The Romer

The Romer is a medieval building in the Altstadt of Frankfurt am Main, Germany, and one of the city’s most important landmarks. The Römer is located opposite the Old St. Nicholas church and has been the city hall of Frankfurt for over 600 years. The Römer merchant family sold it together with a second building, the Goldener Schwan (Golden Swan), to the city council on March 11, 1405 and it was converted for use as the city hall.

IMG_0690
Waterfront to the right, and the church at the left.

IMG_0695

Walking right past the Church, or to the rear of the church is the waterfront again. One can see the rearside of Romer from here. A 15 minute walk along the waterfront and one is at Hopthanoff. Although, I’d suggest one cross the bridge and walk on the other side. That is where the museums and art houses are situated. One will also find a pretty lock bridge here.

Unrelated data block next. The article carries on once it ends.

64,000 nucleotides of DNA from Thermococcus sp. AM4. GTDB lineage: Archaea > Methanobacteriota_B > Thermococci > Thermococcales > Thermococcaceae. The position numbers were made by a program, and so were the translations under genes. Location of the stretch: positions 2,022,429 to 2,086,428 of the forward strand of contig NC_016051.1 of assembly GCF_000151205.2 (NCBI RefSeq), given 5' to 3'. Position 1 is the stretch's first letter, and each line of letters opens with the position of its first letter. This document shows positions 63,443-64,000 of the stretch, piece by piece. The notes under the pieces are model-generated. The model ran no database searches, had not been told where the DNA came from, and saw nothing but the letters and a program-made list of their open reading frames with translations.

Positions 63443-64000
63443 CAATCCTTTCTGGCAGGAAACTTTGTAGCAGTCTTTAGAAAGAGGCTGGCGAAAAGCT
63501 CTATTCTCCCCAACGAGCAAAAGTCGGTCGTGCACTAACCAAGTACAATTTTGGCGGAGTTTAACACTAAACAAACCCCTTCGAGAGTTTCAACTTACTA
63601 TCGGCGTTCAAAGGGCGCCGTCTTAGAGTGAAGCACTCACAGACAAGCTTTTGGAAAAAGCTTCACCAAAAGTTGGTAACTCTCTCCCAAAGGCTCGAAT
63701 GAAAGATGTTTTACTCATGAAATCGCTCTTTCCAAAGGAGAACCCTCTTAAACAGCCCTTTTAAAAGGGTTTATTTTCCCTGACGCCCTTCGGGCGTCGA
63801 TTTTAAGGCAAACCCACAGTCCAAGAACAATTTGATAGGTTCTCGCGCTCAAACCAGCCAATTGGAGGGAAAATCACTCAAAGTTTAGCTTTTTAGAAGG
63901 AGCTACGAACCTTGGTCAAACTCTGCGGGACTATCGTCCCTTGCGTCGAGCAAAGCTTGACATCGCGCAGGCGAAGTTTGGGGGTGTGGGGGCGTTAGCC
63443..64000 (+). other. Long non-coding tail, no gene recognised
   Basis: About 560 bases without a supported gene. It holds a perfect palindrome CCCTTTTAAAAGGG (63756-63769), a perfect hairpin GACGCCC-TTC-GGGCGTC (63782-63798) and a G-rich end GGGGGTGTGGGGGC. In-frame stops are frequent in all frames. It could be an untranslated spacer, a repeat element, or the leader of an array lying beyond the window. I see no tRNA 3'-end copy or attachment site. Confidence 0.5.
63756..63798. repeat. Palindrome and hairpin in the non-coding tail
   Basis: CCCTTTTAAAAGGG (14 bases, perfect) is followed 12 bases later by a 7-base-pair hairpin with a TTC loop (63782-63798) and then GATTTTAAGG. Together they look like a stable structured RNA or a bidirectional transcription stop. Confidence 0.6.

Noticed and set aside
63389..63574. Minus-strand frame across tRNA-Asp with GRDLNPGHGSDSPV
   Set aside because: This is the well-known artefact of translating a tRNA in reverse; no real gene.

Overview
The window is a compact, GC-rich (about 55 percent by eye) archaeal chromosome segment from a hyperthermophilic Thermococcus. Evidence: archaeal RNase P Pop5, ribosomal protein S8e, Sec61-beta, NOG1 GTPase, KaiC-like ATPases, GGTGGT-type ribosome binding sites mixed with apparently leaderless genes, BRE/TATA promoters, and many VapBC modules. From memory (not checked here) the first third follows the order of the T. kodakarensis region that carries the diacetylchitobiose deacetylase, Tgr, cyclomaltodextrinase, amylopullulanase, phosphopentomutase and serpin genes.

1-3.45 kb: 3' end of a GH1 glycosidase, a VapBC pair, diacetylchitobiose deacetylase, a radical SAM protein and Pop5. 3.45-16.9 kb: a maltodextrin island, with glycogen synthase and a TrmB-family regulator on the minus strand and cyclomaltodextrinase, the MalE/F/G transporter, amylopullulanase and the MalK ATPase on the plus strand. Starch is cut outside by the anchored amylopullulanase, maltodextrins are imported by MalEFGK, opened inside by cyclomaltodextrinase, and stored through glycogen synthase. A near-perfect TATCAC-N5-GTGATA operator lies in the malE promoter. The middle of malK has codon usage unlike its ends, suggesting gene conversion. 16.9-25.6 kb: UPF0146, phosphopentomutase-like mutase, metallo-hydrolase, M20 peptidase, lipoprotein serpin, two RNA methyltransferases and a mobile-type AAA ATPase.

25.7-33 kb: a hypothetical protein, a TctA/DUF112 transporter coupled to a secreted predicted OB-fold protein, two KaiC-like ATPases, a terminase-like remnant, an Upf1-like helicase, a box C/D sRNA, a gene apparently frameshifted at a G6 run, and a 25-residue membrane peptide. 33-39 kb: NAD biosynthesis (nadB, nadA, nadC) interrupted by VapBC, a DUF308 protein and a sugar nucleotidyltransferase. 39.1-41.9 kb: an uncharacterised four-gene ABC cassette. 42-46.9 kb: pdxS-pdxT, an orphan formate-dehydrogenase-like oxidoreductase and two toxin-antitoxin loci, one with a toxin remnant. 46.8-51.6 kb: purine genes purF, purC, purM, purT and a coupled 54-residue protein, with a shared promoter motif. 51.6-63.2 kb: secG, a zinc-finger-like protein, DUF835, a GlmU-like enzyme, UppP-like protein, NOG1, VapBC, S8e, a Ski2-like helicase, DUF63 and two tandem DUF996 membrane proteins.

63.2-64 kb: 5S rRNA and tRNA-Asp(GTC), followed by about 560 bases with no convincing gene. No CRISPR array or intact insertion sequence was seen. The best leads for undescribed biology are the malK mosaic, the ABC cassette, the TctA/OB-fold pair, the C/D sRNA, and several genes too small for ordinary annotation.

Also on the other side, is a cool setting created, like a small garden, with a route for people to walk right besides the river. This seemed like the most favorite place for runners, since I could spot more than 20 of them during my stroll.

I don’t know the reason, but this area doesn’t have trees. Instead they are artificial poles with branches, which look like trees from afar. While walking towards Hopthanoff, one would come across a small park right in the center of the city. This is like a mini version of the Central Park, where people are taking their pets for a walk, or having their lunch in peace. Right besides this park is the New Opera House.

IMG_1035
The Park in January. The withered trees tend to be their own kind of beautiful.

This has been pretty much my experience in Frankfurt over 4 days. Feel free to like, subscribe and comment and let me know about your views and opinions regarding this post or blog. Until next time!